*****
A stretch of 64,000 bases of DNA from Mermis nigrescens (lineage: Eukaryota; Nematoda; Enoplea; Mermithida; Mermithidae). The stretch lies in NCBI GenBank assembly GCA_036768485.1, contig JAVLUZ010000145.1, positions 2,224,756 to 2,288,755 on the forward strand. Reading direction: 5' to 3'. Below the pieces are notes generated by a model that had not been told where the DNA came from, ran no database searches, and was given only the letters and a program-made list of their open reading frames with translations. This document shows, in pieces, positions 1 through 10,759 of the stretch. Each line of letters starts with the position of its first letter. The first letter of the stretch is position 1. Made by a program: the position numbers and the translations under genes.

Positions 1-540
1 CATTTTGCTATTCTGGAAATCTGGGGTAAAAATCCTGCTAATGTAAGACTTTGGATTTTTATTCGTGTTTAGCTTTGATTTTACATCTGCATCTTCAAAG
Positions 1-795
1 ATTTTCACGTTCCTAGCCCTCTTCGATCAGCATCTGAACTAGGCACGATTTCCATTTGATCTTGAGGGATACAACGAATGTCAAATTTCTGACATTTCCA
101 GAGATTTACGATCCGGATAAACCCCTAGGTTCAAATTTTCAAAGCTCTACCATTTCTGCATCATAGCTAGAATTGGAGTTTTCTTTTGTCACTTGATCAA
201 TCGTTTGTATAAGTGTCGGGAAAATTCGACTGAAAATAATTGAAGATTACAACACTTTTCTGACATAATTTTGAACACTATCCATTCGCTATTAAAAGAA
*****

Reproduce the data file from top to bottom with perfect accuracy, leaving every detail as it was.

A stretch of 64,000 bases of DNA from Mermis nigrescens (lineage: Eukaryota; Nematoda; Enoplea; Mermithida; Mermithidae). The stretch lies in NCBI GenBank assembly GCA_036768485.1, contig JAVLUZ010000145.1, positions 2,224,756 to 2,288,755 on the forward strand. Reading direction: 5' to 3'. Below the pieces are notes generated by a model that had not been told where the DNA came from, ran no database searches, and was given only the letters and a program-made list of their open reading frames with translations. This document shows, in pieces, positions 1 through 10,759 of the stretch. Each line of letters starts with the position of its first letter. The first letter of the stretch is position 1. Made by a program: the position numbers and the translations under genes.

Positions 1-540
1 CATTTTGCTATTCTGGAAATCTGGGGTAAAAATCCTGCTAATGTAAGACTTTGGATTTTTATTCGTGTTTAGCTTTGATTTTACATCTGCATCTTCAAAG
Positions 1-795
1 ATTTTCACGTTCCTAGCCCTCTTCGATCAGCATCTGAACTAGGCACGATTTCCATTTGATCTTGAGGGATACAACGAATGTCAAATTTCTGACATTTCCA
101 GAGATTTACGATCCGGATAAACCCCTAGGTTCAAATTTTCAAAGCTCTACCATTTCTGCATCATAGCTAGAATTGGAGTTTTCTTTTGTCACTTGATCAA
201 TCGTTTGTATAAGTGTCGGGAAAATTCGACTGAAAATAATTGAAGATTACAACACTTTTCTGACATAATTTTGAACACTATCCATTCGCTATTAAAAGAA